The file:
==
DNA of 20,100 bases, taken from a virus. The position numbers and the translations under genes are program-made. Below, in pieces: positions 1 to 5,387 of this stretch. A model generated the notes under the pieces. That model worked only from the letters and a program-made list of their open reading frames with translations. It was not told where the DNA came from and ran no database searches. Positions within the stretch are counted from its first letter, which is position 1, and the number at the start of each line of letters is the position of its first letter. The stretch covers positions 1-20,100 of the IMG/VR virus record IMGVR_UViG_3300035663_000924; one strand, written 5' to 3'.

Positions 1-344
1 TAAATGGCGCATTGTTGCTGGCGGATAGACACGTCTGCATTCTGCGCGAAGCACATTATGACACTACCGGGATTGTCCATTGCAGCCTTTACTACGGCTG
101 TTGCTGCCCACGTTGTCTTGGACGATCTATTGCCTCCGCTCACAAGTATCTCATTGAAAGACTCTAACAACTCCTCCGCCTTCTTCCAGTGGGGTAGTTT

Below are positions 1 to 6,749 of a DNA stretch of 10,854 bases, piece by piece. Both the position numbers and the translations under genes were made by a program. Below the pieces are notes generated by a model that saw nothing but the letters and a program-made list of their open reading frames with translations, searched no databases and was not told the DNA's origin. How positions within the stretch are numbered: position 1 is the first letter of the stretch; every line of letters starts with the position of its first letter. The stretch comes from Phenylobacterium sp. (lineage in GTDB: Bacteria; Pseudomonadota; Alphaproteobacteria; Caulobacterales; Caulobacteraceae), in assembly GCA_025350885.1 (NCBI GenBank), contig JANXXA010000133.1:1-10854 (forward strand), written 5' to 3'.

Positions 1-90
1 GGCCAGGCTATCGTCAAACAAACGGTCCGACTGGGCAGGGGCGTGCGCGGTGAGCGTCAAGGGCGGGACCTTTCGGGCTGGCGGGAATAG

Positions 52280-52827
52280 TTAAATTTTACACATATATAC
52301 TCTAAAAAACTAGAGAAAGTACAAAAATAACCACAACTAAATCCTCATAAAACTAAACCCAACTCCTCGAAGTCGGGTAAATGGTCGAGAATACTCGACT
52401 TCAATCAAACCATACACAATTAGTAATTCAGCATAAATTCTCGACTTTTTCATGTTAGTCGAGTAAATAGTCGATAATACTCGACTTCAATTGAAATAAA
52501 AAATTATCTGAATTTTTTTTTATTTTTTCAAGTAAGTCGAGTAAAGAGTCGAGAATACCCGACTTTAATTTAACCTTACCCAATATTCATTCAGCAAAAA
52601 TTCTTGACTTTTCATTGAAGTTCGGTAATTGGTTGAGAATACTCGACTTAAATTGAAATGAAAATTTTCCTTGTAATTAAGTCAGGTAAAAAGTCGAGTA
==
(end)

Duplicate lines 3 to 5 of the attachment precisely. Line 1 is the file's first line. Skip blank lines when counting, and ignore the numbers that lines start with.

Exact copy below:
1 TAAATGGCGCATTGTTGCTGGCGGATAGACACGTCTGCATTCTGCGCGAAGCACATTATGACACTACCGGGATTGTCCATTGCAGCCTTTACTACGGCTG
101 TTGCTGCCCACGTTGTCTTGGACGATCTATTGCCTCCGCTCACAAGTATCTCATTGAAAGACTCTAACAACTCCTCCGCCTTCTTCCAGTGGGGTAGTTT

Below are positions 1 to 6,749 of a DNA stretch of 10,854 bases, piece by piece. Both the position numbers and the translations under genes were made by a program. Below the pieces are notes generated by a model that saw nothing but the letters and a program-made list of their open reading frames with translations, searched no databases and was not told the DNA's origin. How positions within the stretch are numbered: position 1 is the first letter of the stretch; every line of letters starts with the position of its first letter. The stretch comes from Phenylobacterium sp. (lineage in GTDB: Bacteria; Pseudomonadota; Alphaproteobacteria; Caulobacterales; Caulobacteraceae), in assembly GCA_025350885.1 (NCBI GenBank), contig JANXXA010000133.1:1-10854 (forward strand), written 5' to 3'.